In 1856, a gentleman, twenty-three years of age, who had been married two years, came to me in great alarm, complaining that he was nervous, and unable to manage his affairs. There was pain in his back, the least exertion caused him to perspire, and he had a most careworn countenance. I may

further men tion that he had been highly scrofulous as a boy. I learnt that he had married a young wife, and fearing that he might be considered a Joseph, as he had never known woman beforehand (although he acknowledged to having been guilty of evil practices at school), he unconsciously fell into excess, and attempted connection nightly; latterly, erection had been deficient, emission was attended with difficulty, and he felt himself daily less able to discharge what he thought were his family duties. Having read my book, he came to me for relief, and was extremely surprised to find that I considered he had committed excesses, believing that after marriage frequent intercourse could not be so termed. This history was given with such a naif air, that I was obliged to yield implicit credence to it. I desired him to put a check on his sexual feelings, and as a remedial measure ordered him phosphorus.

In December, 1861, a stout, florid man, about forty-five years of age, was sent to me by a distinguished provincial practitioner, in consequence of his sexual powers failing him, and one of his testes being smaller than the other. On cross-examination I found that he had been married some years, and had a family. Connection had been indulged in very freely, when, about four years ago, a feeling of nervousness insensibly came over him,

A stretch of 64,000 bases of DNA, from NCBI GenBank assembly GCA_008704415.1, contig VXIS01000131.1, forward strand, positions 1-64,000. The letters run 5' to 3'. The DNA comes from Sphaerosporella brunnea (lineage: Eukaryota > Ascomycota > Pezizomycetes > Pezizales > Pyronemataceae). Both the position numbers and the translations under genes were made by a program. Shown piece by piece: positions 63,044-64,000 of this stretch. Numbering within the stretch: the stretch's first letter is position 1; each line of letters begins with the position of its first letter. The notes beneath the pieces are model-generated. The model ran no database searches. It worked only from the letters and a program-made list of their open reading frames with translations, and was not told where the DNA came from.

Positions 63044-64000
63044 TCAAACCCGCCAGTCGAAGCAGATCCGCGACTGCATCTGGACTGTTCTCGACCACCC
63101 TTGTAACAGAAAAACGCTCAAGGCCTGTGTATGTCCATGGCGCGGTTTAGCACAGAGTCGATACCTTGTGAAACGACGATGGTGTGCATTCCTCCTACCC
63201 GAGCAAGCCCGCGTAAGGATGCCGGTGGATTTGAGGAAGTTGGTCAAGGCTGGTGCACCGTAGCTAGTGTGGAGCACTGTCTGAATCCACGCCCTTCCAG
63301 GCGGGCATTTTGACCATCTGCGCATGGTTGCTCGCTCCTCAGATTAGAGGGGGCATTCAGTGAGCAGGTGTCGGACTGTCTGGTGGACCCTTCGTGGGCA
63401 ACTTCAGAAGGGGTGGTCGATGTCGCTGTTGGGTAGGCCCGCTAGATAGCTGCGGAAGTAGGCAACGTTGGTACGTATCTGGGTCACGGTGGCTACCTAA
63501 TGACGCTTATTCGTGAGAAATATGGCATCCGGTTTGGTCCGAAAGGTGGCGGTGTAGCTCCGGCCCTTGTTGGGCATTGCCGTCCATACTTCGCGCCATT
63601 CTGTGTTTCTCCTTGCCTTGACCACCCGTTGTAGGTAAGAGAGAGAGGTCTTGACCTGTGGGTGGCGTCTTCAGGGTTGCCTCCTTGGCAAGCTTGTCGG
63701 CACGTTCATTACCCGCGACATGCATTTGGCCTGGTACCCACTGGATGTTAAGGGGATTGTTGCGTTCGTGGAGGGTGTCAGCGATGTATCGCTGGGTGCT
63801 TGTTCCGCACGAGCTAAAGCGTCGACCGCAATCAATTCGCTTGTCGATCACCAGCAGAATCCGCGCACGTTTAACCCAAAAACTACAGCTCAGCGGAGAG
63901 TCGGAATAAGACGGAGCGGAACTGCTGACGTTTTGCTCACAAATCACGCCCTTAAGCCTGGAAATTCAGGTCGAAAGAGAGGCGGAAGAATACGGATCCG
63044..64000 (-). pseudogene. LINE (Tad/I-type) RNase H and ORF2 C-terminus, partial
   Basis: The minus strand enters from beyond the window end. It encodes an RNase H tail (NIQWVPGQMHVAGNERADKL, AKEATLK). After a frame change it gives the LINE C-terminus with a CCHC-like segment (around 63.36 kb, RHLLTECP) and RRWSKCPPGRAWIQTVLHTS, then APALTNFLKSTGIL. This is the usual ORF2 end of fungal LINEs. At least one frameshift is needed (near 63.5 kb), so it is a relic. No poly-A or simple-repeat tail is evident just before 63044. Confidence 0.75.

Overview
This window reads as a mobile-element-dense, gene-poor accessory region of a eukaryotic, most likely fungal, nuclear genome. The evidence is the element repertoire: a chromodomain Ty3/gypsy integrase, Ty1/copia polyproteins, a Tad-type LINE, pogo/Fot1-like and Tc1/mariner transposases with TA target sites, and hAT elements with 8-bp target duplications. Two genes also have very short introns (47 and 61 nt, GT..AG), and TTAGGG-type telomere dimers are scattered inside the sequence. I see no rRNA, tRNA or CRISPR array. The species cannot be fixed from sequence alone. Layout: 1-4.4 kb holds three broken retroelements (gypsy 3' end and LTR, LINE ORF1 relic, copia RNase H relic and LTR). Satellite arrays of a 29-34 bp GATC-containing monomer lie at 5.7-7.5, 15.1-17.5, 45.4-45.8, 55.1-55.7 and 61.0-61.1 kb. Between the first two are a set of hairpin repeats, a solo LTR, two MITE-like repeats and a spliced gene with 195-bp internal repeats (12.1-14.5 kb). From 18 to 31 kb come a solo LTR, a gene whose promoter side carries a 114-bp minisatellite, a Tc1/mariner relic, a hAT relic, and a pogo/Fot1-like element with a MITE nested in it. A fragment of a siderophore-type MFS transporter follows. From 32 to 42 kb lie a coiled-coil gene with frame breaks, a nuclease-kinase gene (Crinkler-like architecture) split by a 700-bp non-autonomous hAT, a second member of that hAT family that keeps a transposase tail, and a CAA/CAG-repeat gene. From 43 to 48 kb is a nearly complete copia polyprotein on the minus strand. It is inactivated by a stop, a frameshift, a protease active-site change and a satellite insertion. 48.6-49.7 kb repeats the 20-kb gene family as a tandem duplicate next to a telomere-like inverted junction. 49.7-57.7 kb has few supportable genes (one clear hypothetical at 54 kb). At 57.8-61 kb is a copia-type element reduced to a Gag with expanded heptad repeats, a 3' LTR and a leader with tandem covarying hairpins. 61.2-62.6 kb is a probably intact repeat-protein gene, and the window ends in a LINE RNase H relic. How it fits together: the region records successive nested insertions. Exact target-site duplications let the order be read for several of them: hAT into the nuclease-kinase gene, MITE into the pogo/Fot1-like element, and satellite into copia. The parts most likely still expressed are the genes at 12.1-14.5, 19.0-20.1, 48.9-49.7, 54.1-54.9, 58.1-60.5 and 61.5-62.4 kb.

and about the same time his sexual powers gradually became impaired. The real object, he avowed, which he had in coming to me was to obtain some stimulus to increase his sexual powers, rather than to gain relief for the nervousness and debility under which he was laboring. Indeed, at his request, the efforts of the country practitioner had been made in the former direction. Instead of giving remedies to excite, I told him that his convalescence must depend upon moderate indulgence, and allowing the system to rally, and treated him according.

The lengths to which some married people carry excesses is perfectly astonishing. I lately saw a married medical man who told me that for the last fourteen years, he believed, he had never allowed a night to pass without having had connection, and it was only lately, on reading my book, that he had attributed his present ailments to marital excesses. The contrast between such a case as this, where an individual for fourteen

years